TECH WISE : Websites that Sell (Part two)


TO: Steve, Murray
FROM: Bob
SUBJECT: Congratulations
Hi Steve and Murray
I just wanted to say you guys have done great job on the new website. It’s looking fantastic.
Bob
———————————
TO: Steve, Bob
FROM: Murray
SUBJECT: Re: Congratulations
Hi Bob
Thanks for your comments, it’s taken
a lot of work.
Murray
———————————
TO: Bob
CC: Murray
FROM: Steve
SUBJECT: Re: Congratulations
Hi Bob
Thanks – we’re pretty happy with it too. Now we just have to start promoting the site and driving up the traffic!
Cheers
Steve



Build it and they will come seems to be the approach of many companies when they launch their new site. Once the site is launched, everybody breathes big sigh of relief and mentally signs off the project. But launching is just the beginning – or at least it should be if you’re going to get payback on the investment you’ve made.
Last month we looked at what you need to do to make your site easy for customers to buy from. But you’ve got to have customers to sell to, so this month we’ll look at how to get customers to your site in the first place.
In order to measure the effectiveness of your site marketing, you’ll need to measure the effects it has on traffic to your site. Site analytics is the term used for measuring site traffic. If you haven’t identified what site analytics tools you’ll be using, take the time to do this before you start your marketing. Free tools such as Google Analytics (analyt
ics.google.com) give good picture of who’s visiting your site and what they are doing.
An often forgotten source of potential site visitors is your existing customer base. Most companies ensure that their website address is on all their business cards, printed marketing collateral, email footers and on any advertising. But how many companies take the time to let their customers, partners and suppliers know when they launch new website, or add new features to their existing site?
A communications plan should be mandatory part of every site launch. It should detail who should be told about the new site, what’s in it for them and how you are going to deliver the message.
So what about attracting new customers who haven’t dealt with you before?
The key is to ensure that they can find you easily – which means making sure your site is indexed by the major search engines (particularly Google) and your site’s pages are well tuned for the keywords that are most relevant to your business. This is known as Search Engine Optimisation (or SEO), and should ideally be done as part of the site build rather than as an afterthought after launch.
There are many companies specialising in providing SEO services. If you are non-technical then using one of these specialists is highly recommended. But there are some basics that you can do yourself – starting with making sure you know what keywords potential customers will be using, and ensuring that those keywords are present in your site’s pages – particularly in headlines and page titles.
Sites such as searchengineland.com and searchenginewatch.com are full of useful tips and tricks for improving the way your site is “spidered” by search engines and improving your rankings.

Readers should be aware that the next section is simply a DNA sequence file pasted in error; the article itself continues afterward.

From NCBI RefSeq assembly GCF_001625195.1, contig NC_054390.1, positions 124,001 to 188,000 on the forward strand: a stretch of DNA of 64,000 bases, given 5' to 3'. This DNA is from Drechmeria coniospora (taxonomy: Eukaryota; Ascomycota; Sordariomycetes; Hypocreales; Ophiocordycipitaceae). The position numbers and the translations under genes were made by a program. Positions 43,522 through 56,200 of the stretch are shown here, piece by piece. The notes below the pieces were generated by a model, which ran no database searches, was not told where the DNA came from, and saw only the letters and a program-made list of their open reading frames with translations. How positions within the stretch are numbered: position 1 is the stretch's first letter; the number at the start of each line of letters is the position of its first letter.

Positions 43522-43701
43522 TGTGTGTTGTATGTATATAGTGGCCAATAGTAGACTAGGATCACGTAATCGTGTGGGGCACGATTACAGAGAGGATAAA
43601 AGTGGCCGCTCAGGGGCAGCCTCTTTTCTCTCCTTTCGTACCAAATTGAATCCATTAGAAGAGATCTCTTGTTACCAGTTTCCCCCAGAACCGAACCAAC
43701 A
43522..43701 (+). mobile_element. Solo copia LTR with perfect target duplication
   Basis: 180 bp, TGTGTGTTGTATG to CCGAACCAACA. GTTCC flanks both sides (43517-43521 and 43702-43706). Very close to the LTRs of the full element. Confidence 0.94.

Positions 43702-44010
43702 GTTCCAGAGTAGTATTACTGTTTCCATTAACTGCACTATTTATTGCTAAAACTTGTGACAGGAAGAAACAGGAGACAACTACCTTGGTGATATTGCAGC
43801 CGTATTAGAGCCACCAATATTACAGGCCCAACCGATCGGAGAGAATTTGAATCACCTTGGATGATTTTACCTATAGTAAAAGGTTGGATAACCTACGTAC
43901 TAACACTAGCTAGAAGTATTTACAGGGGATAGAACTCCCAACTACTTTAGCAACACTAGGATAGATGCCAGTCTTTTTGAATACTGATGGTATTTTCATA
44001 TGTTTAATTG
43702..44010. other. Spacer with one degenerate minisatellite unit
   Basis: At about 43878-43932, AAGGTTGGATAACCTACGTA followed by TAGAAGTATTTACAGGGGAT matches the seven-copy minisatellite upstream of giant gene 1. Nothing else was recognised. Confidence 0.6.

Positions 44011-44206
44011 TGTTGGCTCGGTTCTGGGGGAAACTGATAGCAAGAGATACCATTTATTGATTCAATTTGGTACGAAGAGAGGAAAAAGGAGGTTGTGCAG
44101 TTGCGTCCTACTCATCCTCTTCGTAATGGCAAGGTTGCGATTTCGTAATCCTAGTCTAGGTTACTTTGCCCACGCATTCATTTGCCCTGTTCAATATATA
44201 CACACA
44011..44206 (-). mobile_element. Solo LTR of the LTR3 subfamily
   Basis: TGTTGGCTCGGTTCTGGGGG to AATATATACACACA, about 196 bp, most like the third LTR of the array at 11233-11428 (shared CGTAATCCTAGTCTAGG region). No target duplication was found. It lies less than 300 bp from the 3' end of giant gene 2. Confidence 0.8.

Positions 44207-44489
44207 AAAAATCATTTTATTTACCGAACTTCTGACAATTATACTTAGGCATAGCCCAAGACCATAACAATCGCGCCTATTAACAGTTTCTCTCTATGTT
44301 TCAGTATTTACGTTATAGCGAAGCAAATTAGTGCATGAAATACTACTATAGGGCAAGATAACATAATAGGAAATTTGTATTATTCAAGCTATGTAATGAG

Another key tip is to increase the number of other sites linking to your site. So think about getting partners and suppliers to link to you – and link to them in return.
Also handy for this are directories that allow you to add listing for your site. One recommended site is DMOZ (dmoz.org) – large “open-source” directory of websites which is used by number of the search engines (including Google and Yahoo) as source of new sites for them to index. Listing on DMOZ is free. Locally, sites such as SearchNZ.co.nz will also allow you to create free listing.
And lastly tell the search engines about your site. Most will allow you to submit your site’s URL – but be aware it can take quite while for your site to be added.
Which brings us to advertising. You can use traditional media such as radio, print or TV to advertise what your site offers and how to find it. But online advertising is probably the most effective way of driving traffic to your site because it’s immediate, and it can be remarkably cost-effective too.
Online display ads can be very effective at driving traffic – but they must have strong “offer” that gives viewers of the ad reason to want to click on the ad. Discounts, competitions and special offers can all work well to encourage visitors to your site.
Search advertising can also be extremely effective at generating traffic. Search ads are the paid links that show in the search results on sites such as Google and Yahoo. It works by allowing you to “buy” keywords. Whenever someone uses those keywords in search, your ad will show.
Search advertising is often referred to as “pay-per-click” – as you pay only when someone clicks on your ad. Experimenting with Google’s Adwords is good way to start learning about search advertising – you can create an account cheaply and Google provides easy-to-follow instructions.
The key to driving traffic is that it’s always an ongoing process. The rule for success is continual measurement and experimentation. The results can be spectacular if you get it right.

Mark Evans runs Techtelligence, and is director of Sway.Tech, marketing, communications and strategy consultancy for hi-tech companies. [email protected]

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